So, instead of defining the here-and-now, let’s ask what these terms represent. What is the mystery behind what we name ‘here’ and beneath what we name ‘now’? Where, exactly, is here? It seems obvious that here is where I am; there refers to any location outside and apart from here. There might be a distant star that I see overhead, another country halfway around the globe, the neighborhood just over the hill, or that book across the table from where I am sitting. It would seem that here, while tethered to my present position, is limited in its scope by a purely arbitrary horizon.

In other words, if my here is this room, then the book and this table are included. If my here is the county I live in, then my neighborhood and the one over the hill are both included. If my here is planet Earth, then that faraway country is included. And if the horizon of my present location is the universe itself, then that distant star is also here. While the center position of here is not arbitrary but instead permanently fixed to my present location, the scope of what’s included is as small or inconceivably large as I care to make it. (Recent blog posts of mine make a case for this virtue of ‘care’ as perhaps the most salient indicator of human self-actualization, if and when it comes about. See “Ethical Calculus (and the Next Election)” and “A Spirituality of Religion”.)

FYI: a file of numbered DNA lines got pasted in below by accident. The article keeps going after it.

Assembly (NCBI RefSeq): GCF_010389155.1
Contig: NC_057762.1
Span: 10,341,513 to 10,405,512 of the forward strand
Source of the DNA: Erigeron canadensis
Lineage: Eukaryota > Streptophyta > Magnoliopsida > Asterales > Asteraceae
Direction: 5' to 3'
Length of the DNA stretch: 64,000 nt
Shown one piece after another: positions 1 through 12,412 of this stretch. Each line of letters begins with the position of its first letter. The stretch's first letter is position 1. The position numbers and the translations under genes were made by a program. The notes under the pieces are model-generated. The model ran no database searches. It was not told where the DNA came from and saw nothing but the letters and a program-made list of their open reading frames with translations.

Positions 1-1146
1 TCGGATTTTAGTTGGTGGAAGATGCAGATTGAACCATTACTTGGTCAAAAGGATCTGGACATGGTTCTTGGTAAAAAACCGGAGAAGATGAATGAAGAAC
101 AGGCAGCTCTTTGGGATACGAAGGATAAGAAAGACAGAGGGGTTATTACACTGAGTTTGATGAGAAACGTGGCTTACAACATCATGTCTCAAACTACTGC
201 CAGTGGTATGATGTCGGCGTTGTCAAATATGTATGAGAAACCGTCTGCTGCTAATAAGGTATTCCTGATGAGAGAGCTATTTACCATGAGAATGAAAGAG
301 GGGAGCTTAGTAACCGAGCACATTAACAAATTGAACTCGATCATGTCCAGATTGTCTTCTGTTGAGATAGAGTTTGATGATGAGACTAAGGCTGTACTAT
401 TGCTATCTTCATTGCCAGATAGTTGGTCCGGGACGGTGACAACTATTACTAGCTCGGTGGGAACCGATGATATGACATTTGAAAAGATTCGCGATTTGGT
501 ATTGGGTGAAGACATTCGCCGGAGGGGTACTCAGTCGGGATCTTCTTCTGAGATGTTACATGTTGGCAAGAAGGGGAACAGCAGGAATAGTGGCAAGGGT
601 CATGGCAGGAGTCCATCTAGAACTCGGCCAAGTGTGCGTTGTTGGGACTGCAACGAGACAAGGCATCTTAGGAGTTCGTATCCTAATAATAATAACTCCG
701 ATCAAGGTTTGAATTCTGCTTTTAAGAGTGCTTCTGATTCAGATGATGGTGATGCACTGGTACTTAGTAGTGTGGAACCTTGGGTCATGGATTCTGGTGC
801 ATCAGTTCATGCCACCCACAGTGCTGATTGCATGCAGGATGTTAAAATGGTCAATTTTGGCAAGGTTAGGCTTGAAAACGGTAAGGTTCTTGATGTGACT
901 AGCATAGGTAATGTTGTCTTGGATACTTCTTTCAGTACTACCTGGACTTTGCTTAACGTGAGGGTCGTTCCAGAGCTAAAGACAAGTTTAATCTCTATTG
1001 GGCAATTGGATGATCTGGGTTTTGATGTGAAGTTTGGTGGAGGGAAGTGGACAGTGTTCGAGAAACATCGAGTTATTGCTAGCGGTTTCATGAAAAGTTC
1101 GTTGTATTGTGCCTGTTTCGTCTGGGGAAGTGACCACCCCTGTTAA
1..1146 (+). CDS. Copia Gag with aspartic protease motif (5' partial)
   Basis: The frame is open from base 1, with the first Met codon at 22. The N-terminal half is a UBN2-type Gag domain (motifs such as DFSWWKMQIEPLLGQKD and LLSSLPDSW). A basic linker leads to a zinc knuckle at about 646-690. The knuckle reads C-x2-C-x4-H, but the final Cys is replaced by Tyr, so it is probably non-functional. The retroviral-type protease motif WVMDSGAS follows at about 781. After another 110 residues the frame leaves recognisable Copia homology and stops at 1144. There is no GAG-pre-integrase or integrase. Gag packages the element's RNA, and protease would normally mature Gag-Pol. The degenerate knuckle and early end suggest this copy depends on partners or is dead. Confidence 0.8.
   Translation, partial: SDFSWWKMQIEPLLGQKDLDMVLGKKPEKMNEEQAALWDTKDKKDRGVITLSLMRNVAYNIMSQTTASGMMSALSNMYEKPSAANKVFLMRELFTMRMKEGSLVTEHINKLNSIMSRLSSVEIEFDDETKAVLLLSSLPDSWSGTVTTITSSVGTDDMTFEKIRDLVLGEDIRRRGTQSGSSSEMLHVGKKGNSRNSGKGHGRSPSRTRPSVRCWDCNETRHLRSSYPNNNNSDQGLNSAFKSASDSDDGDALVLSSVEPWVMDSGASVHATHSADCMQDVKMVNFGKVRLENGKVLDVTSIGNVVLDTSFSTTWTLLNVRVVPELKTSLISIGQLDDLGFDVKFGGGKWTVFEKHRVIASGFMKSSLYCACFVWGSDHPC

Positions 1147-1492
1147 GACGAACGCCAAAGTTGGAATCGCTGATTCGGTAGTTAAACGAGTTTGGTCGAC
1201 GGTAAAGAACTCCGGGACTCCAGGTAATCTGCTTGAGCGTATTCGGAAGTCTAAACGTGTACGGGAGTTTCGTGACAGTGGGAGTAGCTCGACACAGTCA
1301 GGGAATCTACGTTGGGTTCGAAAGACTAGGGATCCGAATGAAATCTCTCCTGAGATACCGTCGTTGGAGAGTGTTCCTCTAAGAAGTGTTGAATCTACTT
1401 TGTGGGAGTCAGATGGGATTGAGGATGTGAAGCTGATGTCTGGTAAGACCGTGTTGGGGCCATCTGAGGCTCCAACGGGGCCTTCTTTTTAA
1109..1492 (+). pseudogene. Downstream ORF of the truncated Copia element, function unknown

To a great extent it is the work of news media, politicians, preachers, and moral bigots everywhere to contract the horizon of here so that only the right and the righteous are included. Once the line is drawn, just about any manner of violence against outsiders can be justified. The genuine mystic – referring to one who has dropped out of meaning and opens fully to the boundless mystery of being – is an insider par excellence, despite the fact that orthodoxy condemns him or her as a dangerous outsider. When Siddhartha included ‘all sentient beings’ in his ethic of universal compassion, and when Jesus included ‘the enemy’ in his ethic of unconditional forgiveness, they were inviting us to a higher life where outsiders don’t exist.

Implied in fixing the vantage point of here to my present location is an acknowledgment of now. Whereas here is relative to my horizon of awareness, now refers to that fixed point at the center which is always and only in the present. The past is no more and the future is not yet; only the present is. What ego cannot apprehend, in its shuttling back and forth on the story loom between yesterday and tomorrow, is where our soul abides: this timeless moment, the Eternal Now. It is never yesterday or tomorrow; it is always today. Always now.

Opening the present requires that we drop out of meaning and into the mystery, deeper into the center of awareness that is always now, and then allowing the horizons of here to simply dissolve away like fading ripples on a pond, until we are left with that most exquisite and essentially ineffable of insights: All is One.

 

Tags: , , , , , , , , , , , , , , , , , , , , , , ,

Leave a Reply

Fill in your details below or click an icon to log in:

WordPress.com Logo

You are commenting using your WordPress.com account. Log Out /  Change )

Google+ photo

You are commenting using your Google+ account. Log Out /  Change )

Twitter picture

You are commenting using your Twitter account. Log Out /  Change )

Facebook photo

You are commenting using your Facebook account. Log Out /  Change )

Connecting to %s

 
%d bloggers like this: